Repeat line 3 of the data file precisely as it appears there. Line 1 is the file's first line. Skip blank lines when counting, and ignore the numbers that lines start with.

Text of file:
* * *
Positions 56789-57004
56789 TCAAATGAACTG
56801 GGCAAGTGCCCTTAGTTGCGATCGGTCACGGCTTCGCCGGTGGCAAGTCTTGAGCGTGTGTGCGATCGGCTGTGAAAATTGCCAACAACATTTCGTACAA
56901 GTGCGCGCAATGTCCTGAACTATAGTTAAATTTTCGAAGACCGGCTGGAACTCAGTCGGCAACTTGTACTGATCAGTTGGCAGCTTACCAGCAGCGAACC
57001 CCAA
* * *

56801 GGCAAGTGCCCTTAGTTGCGATCGGTCACGGCTTCGCCGGTGGCAAGTCTTGAGCGTGTGTGCGATCGGCTGTGAAAATTGCCAACAACATTTCGTACAA